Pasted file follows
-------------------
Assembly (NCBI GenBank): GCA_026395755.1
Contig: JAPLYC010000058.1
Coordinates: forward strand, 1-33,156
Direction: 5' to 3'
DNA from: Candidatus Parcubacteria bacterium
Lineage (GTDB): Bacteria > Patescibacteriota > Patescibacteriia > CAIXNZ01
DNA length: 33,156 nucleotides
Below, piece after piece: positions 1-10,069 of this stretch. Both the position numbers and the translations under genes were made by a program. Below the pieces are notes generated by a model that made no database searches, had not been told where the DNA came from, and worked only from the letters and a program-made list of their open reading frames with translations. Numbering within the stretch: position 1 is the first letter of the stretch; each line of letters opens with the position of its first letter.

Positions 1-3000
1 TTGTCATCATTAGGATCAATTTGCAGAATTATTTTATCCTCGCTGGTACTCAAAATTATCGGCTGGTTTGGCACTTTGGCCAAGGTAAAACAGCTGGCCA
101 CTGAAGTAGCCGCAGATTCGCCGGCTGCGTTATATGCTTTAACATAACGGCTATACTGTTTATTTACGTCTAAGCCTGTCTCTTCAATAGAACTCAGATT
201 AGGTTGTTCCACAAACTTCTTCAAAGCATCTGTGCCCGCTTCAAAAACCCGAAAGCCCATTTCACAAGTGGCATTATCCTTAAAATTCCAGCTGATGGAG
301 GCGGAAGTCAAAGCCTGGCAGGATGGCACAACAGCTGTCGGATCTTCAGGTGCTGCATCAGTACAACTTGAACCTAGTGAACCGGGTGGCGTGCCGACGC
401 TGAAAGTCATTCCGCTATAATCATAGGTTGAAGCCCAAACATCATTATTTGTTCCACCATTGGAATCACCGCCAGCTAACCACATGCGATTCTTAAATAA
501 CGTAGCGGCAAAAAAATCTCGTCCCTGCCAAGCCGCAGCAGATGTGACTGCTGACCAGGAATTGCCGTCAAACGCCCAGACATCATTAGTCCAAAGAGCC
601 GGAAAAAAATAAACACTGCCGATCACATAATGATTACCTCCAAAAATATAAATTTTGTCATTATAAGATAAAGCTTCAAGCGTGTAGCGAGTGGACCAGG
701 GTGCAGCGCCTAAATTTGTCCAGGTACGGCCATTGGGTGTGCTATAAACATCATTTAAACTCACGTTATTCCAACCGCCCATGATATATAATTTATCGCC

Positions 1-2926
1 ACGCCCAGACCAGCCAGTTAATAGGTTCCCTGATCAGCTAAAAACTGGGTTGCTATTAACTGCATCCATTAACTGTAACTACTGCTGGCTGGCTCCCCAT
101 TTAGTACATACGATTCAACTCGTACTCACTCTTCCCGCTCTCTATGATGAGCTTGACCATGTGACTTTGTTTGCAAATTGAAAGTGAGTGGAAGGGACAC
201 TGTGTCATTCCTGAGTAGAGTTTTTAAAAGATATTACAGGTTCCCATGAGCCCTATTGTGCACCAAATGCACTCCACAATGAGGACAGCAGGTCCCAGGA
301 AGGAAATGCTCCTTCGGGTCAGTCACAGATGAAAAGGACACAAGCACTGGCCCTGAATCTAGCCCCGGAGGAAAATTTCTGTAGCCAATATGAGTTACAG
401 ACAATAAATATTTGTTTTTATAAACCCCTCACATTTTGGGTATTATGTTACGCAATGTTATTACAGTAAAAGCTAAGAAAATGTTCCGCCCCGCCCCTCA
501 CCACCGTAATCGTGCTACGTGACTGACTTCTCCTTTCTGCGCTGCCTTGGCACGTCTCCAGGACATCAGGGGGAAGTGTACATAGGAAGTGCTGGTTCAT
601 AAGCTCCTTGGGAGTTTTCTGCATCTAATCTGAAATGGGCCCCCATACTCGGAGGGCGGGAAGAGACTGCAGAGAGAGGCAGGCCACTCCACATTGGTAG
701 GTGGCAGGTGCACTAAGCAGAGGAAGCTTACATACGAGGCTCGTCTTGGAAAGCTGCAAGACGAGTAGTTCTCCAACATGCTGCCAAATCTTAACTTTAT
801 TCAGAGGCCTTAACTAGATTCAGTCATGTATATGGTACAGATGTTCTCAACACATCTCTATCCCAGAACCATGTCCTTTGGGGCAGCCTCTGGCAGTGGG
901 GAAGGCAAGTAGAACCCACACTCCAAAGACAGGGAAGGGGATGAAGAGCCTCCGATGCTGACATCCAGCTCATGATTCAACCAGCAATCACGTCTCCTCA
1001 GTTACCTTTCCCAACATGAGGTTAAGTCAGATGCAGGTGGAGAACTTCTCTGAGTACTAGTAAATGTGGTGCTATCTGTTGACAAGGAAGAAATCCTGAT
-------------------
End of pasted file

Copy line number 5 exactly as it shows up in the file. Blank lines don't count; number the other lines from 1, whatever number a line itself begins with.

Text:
DNA from: Candidatus Parcubacteria bacterium